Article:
Rajeev Shaunak, head of travel & tourism, MHA MacIntyre Hudson, comments below on the Brexit bottleneck delaying new travel regulation, and urgent action needed to address concerns on the future of air travel and holidays.
Consultations for the new Package Travel Directive (PTD) started in Autumn last year but have been dogged by delays and are well behind schedule. The 1 January 2018 deadline to transpose its requirements into UK law has been missed, with lawmakers distracted by the masses of Brexit activity at the end of last year. Brexit has overridden many government department plans in the last 12 months, causing delays and leading to growing concerns around the future of air travel and holidays within the EU and further afield. Although few agreed with Michael O’Leary of Ryanair when he warned that flights could simply stop after Brexit, that worry has been confirmed by the EU Commission as a potential outcome if no new agreement is reached.
The PTD seeks to address changes in how consumers book holidays, as more and more travellers move to book their trips via online travel websites. The Directive will extend legal protection beyond traditional tour operators. Travel businesses which create packages for customers involving two or more travel arrangements, for example the flight and hotel, will now be responsible for all elements within this package. They must also make the new regulation rights extremely clear on their websites.
New agreements on ‘Open skies’ within Europe and also to the US, currently based on EU agreements, must be reached within the next six months to enable operators and airlines to produce their plans for 2019 by mid-summer this year. The issues run deep; many UK citizens are employed as overseas representatives and managers, and may lose the right to work after March 2019; yet the UK government gives the impression that everything will be resolved ‘in time’.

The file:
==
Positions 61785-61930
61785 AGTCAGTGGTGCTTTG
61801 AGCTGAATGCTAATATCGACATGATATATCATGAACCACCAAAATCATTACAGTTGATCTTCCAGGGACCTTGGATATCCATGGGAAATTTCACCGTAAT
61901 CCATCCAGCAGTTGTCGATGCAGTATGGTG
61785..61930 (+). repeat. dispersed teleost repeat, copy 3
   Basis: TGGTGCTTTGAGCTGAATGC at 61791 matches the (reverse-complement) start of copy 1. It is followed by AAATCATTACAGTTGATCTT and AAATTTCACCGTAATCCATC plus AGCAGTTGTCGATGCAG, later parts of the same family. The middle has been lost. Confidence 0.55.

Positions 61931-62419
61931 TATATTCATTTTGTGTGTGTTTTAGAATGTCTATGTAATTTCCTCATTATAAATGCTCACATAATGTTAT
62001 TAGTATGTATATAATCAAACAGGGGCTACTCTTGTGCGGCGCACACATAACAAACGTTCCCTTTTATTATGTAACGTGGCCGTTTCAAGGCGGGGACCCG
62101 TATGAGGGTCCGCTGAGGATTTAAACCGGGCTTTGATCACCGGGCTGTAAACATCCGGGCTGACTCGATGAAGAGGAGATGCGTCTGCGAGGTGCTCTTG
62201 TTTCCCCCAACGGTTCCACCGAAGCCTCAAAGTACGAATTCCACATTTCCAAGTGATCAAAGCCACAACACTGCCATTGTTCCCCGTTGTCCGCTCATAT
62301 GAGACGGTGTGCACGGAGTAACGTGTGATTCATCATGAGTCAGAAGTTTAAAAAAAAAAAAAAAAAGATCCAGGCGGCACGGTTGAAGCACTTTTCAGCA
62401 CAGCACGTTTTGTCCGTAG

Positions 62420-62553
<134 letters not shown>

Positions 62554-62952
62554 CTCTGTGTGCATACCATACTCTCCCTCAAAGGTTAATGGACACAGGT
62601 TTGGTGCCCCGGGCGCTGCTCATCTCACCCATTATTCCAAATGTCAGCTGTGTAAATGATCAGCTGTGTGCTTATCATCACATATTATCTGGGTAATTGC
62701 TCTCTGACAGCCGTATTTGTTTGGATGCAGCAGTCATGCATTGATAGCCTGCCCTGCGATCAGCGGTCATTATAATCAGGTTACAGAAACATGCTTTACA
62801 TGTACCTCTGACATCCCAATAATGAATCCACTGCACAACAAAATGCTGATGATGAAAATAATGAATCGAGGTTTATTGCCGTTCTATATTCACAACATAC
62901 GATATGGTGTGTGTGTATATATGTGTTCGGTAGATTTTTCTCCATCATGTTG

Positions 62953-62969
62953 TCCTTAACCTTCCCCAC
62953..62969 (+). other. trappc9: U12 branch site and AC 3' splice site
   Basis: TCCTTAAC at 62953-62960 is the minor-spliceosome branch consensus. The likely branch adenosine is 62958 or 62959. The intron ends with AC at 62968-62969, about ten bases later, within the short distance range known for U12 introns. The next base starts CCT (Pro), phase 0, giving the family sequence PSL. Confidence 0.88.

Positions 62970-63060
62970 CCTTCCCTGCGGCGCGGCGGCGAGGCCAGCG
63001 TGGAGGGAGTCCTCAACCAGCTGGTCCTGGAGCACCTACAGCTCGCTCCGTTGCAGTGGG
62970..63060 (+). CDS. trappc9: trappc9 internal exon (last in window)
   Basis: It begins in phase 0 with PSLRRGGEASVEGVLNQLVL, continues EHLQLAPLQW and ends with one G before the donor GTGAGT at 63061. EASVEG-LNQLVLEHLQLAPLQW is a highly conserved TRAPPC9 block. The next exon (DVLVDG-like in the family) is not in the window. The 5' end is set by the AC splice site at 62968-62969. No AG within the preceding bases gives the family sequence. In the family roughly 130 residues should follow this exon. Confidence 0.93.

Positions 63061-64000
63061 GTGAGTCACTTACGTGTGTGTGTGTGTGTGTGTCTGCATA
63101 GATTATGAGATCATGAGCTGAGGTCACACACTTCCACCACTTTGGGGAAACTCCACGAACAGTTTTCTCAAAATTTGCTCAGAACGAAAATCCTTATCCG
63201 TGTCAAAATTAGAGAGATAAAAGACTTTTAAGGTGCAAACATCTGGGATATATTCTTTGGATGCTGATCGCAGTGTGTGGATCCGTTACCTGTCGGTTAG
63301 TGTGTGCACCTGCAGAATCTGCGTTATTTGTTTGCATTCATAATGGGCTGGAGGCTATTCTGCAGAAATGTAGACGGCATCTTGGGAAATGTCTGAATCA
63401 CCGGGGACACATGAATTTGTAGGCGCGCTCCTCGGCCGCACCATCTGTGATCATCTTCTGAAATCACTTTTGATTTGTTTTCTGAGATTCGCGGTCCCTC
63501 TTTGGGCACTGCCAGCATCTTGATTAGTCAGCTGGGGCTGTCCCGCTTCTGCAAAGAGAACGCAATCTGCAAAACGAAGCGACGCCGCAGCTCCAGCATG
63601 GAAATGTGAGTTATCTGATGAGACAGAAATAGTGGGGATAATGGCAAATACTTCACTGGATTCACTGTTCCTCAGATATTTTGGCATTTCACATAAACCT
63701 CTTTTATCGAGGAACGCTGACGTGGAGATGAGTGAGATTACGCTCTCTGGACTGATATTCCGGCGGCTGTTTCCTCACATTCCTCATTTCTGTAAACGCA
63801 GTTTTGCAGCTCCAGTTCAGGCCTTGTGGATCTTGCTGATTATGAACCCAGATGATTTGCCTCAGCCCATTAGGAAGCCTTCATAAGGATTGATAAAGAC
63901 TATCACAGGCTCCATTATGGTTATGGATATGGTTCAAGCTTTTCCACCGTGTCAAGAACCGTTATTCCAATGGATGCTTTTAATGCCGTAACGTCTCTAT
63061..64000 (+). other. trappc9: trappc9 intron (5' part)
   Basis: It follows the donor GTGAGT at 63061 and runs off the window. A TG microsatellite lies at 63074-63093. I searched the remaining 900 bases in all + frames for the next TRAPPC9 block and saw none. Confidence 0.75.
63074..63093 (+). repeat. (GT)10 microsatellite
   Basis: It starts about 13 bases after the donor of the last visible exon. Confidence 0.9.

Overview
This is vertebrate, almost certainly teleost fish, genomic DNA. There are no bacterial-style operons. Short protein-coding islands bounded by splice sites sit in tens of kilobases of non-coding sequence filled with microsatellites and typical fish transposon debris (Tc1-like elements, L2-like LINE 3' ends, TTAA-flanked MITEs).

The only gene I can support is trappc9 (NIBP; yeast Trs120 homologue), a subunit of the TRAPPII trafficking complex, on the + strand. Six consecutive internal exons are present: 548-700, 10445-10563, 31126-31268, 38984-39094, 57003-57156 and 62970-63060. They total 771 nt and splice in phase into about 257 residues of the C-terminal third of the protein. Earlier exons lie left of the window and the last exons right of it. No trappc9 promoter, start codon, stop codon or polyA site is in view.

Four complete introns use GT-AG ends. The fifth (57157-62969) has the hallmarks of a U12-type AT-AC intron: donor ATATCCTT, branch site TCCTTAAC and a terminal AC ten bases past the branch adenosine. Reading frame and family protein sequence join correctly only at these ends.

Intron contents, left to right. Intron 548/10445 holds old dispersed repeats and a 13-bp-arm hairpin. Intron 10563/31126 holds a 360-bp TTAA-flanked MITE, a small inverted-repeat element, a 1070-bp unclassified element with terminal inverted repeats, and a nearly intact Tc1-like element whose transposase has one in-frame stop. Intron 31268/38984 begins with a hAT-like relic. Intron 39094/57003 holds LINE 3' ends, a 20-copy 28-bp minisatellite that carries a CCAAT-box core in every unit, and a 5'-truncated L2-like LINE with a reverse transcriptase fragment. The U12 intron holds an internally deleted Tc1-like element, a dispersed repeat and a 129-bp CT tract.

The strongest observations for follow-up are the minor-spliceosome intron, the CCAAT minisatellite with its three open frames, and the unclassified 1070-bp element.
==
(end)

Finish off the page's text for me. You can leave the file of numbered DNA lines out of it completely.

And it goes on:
Without urgent action, the second half of 2018 could be nerve-racking for the UK travel industry. Despite PTD being a European initiative, the UK government has made it clear that it will implement it, perhaps in the hope of currying favour to obtain a better outcome for the current negotiations. With the implementation date fast approaching on 1 July 2018, there are serious doubts over whether this deadline can be met by the government and the travel industry itself. Combined with other developments such as the EU ban on card surcharges and GDPR, the industry is rife with issues to contend with; to succeed in this environment, travel companies will need to carefully review their business structures to manage both their costs and data obligations.